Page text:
This week, bakers and nonbakers take to their ovens to produce a pie they probably haven’t thought about making since last Thanksgiving. Therein lies the pitfall: You can run into snags in the sweet kitchen when you make something infrequently. Some tips are in order, things I learned from years of working as a professional baker and food stylist.
If you’re a first-time pastry maker, roll the dough between two sheets of parchment paper to a round that is 2 inches larger than the pie pan. The key to circular dough is to start with a round disc. With each roll of the pin, turn the dough ½ inch to
1 inch and roll again. You will develop a rhythm of roll and turn, roll and turn.
Then, peel off the top paper and flip the dough into the pan. Pull back the remaining paper and ease the dough into the corners. Rather than crimping the edges, use a fork dipped in flour to prettify the rim.
Far too often (this is the case in both home and professional kitchens), pies are pulled from the oven when the crust is still pale. Fruit-filled pies (especially with a top crust) need over one hour; custard pies, like pumpkin, take less time. Don’t remove the pie from the oven before those edges are golden and the filling is bubbling up. A nicely browned crust is flaky, caramelized, and nutty.
Then to the serving, or more precisely, how to avoid the pitfall of a crumbly first slice. We agree with the Cook’s Illustrated ratings that the Oxo steel pie server, a simple spatula with sharp edges and a comfortable handle ($9.99 at Macy’s, Target, and Bed Bath & Beyond), is the best. But if you only bake once a year, don’t make the investment. Just use a knife, say the pros.
Joanne Chang, owner of the Flour Bakery + Cafe chainlet, suggests using a really sharp chef’s knife so that you can easily cut through both the filling and the crust. Hot water to dip the knife in between slices will help with a clean cut.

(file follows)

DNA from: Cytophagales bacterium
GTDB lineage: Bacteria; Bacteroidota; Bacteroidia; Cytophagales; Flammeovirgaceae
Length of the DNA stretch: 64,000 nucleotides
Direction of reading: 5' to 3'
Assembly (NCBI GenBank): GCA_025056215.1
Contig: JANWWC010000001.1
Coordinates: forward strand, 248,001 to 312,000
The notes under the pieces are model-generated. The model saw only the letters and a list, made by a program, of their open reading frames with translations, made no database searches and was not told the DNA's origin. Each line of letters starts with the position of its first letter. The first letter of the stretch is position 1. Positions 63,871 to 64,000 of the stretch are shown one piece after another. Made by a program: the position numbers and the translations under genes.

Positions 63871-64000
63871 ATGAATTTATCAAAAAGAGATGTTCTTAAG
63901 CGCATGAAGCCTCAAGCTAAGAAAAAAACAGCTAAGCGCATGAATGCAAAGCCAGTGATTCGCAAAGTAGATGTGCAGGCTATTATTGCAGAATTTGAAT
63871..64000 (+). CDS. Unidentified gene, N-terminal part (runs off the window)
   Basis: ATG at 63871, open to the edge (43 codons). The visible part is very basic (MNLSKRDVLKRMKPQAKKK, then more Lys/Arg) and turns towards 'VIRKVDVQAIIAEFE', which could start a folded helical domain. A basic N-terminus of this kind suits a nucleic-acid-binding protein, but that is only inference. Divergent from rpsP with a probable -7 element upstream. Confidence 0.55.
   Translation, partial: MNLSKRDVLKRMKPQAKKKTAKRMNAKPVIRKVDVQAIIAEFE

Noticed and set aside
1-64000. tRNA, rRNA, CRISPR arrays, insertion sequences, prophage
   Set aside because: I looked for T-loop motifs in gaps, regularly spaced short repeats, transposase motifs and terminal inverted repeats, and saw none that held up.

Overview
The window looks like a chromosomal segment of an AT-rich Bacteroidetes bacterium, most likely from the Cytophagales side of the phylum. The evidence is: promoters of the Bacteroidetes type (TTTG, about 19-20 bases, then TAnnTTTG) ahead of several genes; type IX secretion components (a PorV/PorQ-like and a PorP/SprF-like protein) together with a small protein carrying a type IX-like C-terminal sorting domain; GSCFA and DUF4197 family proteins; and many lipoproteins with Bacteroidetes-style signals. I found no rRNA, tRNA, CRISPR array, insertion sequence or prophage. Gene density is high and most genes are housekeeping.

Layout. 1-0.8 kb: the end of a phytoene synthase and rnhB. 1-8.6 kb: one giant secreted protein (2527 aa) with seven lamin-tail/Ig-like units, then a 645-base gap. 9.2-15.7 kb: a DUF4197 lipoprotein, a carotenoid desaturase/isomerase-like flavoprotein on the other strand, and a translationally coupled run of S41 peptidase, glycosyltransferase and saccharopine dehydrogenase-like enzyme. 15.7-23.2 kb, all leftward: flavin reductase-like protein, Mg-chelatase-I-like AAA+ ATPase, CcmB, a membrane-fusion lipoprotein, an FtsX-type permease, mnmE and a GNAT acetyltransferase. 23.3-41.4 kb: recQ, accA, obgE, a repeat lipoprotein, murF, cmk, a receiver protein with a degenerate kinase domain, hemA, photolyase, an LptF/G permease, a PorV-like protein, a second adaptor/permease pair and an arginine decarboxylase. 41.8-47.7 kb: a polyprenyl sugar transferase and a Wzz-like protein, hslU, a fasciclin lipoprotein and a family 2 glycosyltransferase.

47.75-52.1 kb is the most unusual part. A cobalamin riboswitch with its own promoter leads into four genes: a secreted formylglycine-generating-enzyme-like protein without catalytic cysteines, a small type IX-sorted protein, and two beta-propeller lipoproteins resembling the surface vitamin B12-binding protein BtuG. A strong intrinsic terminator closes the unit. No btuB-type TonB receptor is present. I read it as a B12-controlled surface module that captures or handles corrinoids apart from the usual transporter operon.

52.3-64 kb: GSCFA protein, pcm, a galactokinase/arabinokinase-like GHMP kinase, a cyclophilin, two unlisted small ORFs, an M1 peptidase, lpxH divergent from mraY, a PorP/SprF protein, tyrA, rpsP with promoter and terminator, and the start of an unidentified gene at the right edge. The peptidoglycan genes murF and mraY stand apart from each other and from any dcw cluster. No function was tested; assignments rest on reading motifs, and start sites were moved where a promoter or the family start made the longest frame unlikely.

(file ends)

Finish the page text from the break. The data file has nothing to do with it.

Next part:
To cut a pie: Press the knife two or three times into the wedge you’re cutting to make sure both filling and crust are cut all the way through. Cut several slices before removing one from the pan. Dip a knife into a pitcher of hot water and wipe it dry with a paper towel before each use.
Krystin Rubin, co-owner of Mission Pie in San Francisco and former owner of Bread & Butter Baking Co. in Jamaica Plain, takes an abstract view. “Stand directly in front of your pie. Imagine it’s a clock. Think of the time you spent making your pie. Start your knife at 12 o’clock and cut firmly down to 6.” Then the size of the slices are up to you. (Disclaimer: I worked at both Flour Bakery and Mission Pie, as pastry chef and general manager, respectively. Between the two, I have taken part in the production of thousands of pies.)
When planning, it’s OK to prepare dough in advance; let it sit at room temperature for 20 minutes before rolling. It should still be firm and cool. You can roll out the dough, transfer it to the pan, cover with foil, and refrigerate for up to two days.
If all this seems like too much effort, go ahead and take any short cuts: Buy a frozen crust, order your pie from a bakery, or ask a guest to bring one.
And if you botch the first slice? Whipped cream is your best friend.